Etxepare and Euskal Etxeas from around the world, among 400 voices of continuous reading in the Arriaga Theater

Euskara. Kultura. Mundura.

2018-06-08

The continuous reading event organized every year by ‘Bilbo Zaharra’, the Bilbao-based euskaltegi (Basque language school) celebrated its 11th edition yesterday at the Arriaga Theater. The book KRESALA (1906) by Txomin Agirre was read out loud continuously, divided into 400 passages. Sixteen of them were read by representatives of 33 Euskal Etxeas, or Basque Centers, from around the world, part of the ´Euskara Munduan´ network.

The continuous reading event organized every year by ‘Bilbo Zaharra’, the Bilbao-based euskaltegi (Basque language school) celebrated its 11th edition yesterday at the Arriaga Theater. The book KRESALA (1906) by Txomin Agirre was read out loud continuously, divided into 400 passages. Sixteen of them were read by representatives of 33 Euskal Etxeas, or Basque Centers, from around the world, part of the ´Euskara Munduan´ network.

Four hundred voices from representatives of Basque culture were in charge of the reading. Among them were Irene Larraza, director of the Etxepare Basque Institute, and Bingen Zupiria, Minister of Culture and Linguistic Policy of the Basque Government. Diverse voices from Basque music and the arts also participated, including singer Natxo de Felipe and writer Mariasun Landa. The first and last passages were read respectively by author and poet Kirmen Uribe, and members of the Bilbo Zaharra euskaltegi.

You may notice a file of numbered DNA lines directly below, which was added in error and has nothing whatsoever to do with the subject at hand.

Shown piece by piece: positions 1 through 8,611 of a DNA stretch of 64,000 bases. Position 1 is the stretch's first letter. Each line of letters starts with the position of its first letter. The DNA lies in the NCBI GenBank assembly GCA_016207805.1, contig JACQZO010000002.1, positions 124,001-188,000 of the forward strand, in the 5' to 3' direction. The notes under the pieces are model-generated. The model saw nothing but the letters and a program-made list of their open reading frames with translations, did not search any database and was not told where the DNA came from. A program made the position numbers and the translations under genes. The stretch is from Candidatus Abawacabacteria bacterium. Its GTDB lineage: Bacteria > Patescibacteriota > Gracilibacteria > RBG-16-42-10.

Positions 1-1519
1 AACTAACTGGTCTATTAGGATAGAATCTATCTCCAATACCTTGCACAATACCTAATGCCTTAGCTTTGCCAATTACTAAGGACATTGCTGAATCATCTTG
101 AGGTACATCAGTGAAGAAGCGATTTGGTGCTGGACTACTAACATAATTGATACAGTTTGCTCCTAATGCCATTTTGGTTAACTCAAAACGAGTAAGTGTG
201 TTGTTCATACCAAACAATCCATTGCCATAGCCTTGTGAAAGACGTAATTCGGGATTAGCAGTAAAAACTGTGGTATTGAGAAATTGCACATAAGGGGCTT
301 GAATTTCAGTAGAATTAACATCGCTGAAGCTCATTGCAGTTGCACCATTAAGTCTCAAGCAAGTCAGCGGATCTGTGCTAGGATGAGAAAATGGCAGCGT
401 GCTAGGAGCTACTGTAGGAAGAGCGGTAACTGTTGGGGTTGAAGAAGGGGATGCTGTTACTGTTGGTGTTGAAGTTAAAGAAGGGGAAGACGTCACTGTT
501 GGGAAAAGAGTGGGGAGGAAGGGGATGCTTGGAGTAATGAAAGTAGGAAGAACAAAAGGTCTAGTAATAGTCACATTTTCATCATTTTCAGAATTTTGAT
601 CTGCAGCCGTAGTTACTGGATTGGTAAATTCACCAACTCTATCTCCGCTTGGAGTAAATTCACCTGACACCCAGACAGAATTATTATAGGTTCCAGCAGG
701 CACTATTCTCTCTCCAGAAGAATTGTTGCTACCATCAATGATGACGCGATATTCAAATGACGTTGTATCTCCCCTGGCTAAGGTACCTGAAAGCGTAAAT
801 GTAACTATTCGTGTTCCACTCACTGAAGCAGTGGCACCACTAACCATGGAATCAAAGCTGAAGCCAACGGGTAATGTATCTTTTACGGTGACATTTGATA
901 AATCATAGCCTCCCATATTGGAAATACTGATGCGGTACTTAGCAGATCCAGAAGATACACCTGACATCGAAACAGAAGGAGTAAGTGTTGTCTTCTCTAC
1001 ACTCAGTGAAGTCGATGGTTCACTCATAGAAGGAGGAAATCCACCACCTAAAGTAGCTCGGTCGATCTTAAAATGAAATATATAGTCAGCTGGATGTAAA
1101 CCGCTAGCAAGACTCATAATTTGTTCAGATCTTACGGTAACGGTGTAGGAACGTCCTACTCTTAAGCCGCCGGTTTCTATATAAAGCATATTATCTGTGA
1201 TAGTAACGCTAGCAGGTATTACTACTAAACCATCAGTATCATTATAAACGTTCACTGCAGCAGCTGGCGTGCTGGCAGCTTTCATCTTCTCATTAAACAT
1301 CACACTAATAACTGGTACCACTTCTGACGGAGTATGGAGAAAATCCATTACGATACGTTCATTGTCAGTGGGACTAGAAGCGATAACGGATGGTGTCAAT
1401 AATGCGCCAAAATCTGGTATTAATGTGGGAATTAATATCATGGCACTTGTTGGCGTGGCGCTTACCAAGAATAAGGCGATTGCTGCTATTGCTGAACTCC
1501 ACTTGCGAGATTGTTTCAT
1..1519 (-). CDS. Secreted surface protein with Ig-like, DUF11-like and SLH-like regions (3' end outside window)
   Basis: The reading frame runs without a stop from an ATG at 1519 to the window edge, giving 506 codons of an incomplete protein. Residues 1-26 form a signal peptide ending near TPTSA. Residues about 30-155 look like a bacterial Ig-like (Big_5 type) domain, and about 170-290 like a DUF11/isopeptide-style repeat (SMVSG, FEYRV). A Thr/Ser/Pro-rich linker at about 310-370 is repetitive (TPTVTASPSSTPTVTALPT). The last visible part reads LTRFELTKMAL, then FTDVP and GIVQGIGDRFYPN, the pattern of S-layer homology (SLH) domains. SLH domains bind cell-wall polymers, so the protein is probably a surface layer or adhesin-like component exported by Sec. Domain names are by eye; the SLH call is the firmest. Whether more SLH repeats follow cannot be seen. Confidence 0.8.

The Basque diaspora also had its place in the reading, opening the event around the globe: 33 Euskal Etxeas (Basque centers) from around the world belonging to the ´Euskara Munduan´ program, overseen by the Etxepare Basque Institute since January 2018, read a total of 16 passages via video. The Euskal Etxeas had already been involved in the first edition of the continuous reading, and over the years their presence has grown stronger, bringing an international dimension to the event.

This year the selected work was KRESALA: in addition to being a classic, the choice was a nod to bizkaiera, the euskalki or dialect of the Basque language of Vizcaya.

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